The Role of Attachment and Childhood Maltreatment in Provoked Vestibulodynia Treatment Outcomes

The Role of Attachment and Childhood Maltreatment in Provoked Vestibulodynia Treatment Outcomes


Provoked vestibulodynia (PVD) is the most common form of vulvodynia, occurring in an estimated 8%-10% of women of all ages worldwide. It is a chronic pain condition that results in painful sexual intercourse because PVD causes sharp, cutting, or burning pain for a woman whenever pressure is applied to the vestibule (PVD can even make putting in a tampon painful).

Past studies have shown associations between sexual dysfunctions such as PVD and distal factors such as attachment and childhood maltreatment. Attachment describes the attitudes/tendencies of individuals in relationships that they usually develop as a result of the consistency and quality of care they received as children. Attachment can span from anxious to avoidant. Attachment anxiety is characterized by fear of abandonment and the excessive need for closeness in adult relationships, whereas attachment avoidance involves a lack of comfort with emotional intimacy and extreme self-reliance.

Childhood maltreatment, or the sexual, physical, or emotional abuse of a child under 18 years of age, has also been linked to sexual dysfunction. Given these proven associations, a team of researchers developed a randomized clinical trial to examine the influence of attachment and childhood maltreatment on the effectiveness of two PVD treatments (topical lidocaine and cognitive-behavioral couple therapy) for a group of 108 women with PVD who were in a romantic relationship at the time of the study.  


The 108 participants were randomly assigned to a 12-week treatment program of either (A) topical lidocaine or (B) couple therapy. Several variables were assessed once at the beginning of the study or at three points during the process: pre-treatment, post-treatment, and at a 6-month follow-up. Participants completed the following questionnaires for the study:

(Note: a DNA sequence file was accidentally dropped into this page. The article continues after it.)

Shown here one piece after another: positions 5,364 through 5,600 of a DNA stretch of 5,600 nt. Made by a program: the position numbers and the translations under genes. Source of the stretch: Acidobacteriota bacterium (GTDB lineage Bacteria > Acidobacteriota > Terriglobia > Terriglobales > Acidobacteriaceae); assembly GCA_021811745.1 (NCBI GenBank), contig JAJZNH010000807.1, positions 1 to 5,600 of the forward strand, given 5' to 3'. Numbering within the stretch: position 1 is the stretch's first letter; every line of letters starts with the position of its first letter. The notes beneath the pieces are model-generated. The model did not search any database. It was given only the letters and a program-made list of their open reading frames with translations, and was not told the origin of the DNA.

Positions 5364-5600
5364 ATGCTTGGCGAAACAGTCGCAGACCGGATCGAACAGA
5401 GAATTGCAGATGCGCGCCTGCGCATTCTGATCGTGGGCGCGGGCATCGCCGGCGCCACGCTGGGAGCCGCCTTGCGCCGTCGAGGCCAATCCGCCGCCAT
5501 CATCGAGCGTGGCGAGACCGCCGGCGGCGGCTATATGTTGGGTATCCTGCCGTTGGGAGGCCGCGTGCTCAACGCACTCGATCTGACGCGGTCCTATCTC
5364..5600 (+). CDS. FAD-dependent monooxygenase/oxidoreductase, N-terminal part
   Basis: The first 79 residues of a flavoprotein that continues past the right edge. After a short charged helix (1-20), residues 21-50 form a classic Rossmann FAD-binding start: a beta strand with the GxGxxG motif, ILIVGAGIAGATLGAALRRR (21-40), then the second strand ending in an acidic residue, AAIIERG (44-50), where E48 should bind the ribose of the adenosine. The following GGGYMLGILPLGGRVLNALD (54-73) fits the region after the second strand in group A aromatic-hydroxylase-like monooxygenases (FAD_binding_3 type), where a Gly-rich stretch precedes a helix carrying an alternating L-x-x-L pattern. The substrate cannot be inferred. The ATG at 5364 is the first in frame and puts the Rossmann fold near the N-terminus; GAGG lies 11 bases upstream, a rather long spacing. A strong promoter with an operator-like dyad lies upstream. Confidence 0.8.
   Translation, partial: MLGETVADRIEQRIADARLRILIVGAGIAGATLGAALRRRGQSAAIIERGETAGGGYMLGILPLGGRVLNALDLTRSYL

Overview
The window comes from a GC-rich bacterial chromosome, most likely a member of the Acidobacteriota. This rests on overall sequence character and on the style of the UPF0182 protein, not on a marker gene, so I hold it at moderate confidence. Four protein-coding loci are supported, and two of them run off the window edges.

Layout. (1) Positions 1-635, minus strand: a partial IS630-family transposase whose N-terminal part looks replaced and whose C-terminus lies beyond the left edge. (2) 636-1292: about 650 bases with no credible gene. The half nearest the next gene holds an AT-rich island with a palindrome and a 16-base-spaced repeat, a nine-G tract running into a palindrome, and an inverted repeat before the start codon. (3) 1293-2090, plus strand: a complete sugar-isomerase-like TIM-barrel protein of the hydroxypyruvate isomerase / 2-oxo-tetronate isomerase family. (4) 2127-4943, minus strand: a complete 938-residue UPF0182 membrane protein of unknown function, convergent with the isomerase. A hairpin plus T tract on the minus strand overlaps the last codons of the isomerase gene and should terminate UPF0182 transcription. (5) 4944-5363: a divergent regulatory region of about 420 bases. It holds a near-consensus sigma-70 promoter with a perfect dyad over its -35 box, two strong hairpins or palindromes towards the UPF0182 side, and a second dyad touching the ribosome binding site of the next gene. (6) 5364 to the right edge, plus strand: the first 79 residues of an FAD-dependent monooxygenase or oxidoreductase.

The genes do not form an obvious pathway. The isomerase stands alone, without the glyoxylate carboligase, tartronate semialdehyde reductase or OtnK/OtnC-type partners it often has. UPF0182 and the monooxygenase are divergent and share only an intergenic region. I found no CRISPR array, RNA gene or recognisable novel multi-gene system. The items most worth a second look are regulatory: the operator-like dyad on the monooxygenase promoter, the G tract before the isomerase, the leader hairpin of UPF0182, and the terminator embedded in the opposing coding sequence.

• The Experiences in Close Relationships – Short Form was used to measure attachment.
  • The Childhood Trauma Questionnaire (CTQ) – Short Form assessed instances of childhood emotional, physical, or sexual abuse, and/or emotional or physical neglect.
  • The Global Measure of Sexual Satisfaction measured satisfaction with the participants’ current partners and sexual relationships.
  • The Female Sexual Distress Scale-Revised was used to measure sexual distress.
  • The Female Sexual Function Index assessed the level of sexual functioning of the participants.


The results of this randomized clinical trial indicated that both attachment and childhood maltreatment are significant modifiers of treatment outcomes for PVD, particularly when it came to the highly interpersonal treatment option of couple therapy. As the authors of the study stated, “At either post-treatment or 6-month follow-up, in the couple therapy condition, women with greater attachment avoidance had poorer outcomes on sexual distress, satisfaction and function, whereas women with higher levels of childhood maltreatment had poorer outcomes on sexual satisfaction and sexual function, compared to women in the lidocaine condition.”

Discussion & Conclusion

Because the results of this study support the authors’ original hypothesis that distal factors such as attachment and childhood maltreatment can impact the treatment of sexual dysfunctions (in this case, PVD), they recommend that health care providers take these factors into account when working with patients. This information may be particularly relevant when considering interpersonal treatment options like couple therapy because these options may be less effective for patients with attachment insecurity or a history of childhood maltreatment.  

Certainly, the results of this randomized control trial would need to be replicated to strengthen their clinical significance. Nevertheless, they suggest ways in which interpersonal factors can affect the treatment process for better or worse.

The authors summarized, “The present study showed that women with PVD with greater attachment insecurity and/or childhood maltreatment history benefited less from nontailored couples’ interventions of high interpersonal nature, in the present case a cognitive-behavioral couple therapy for PVD, and benefited more from the application of topical lidocaine for improving their sexual wellbeing. Although the present findings should be interpreted carefully until further replication, healthcare professionals should account for attachment and childhood maltreatment while pondering treatment modalities, as these variables have implications for the interpersonal dimensions of treatment, such as level of disclosure, help-seeking behaviors, trust, and compliance.”


  • Charbonneau-Lefebvre, V., Vaillancourt-Morel, M.P., Rosen, N.O., Steben, M., & Bergeron, S. (2022). Attachment and Childhood Maltreatment as Moderators of Treatment Outcome in a Randomized Clinical Trial for Provoked Vestibulodynia. The Journal of Sexual Medicine, 19(3), 479-495. DOI:

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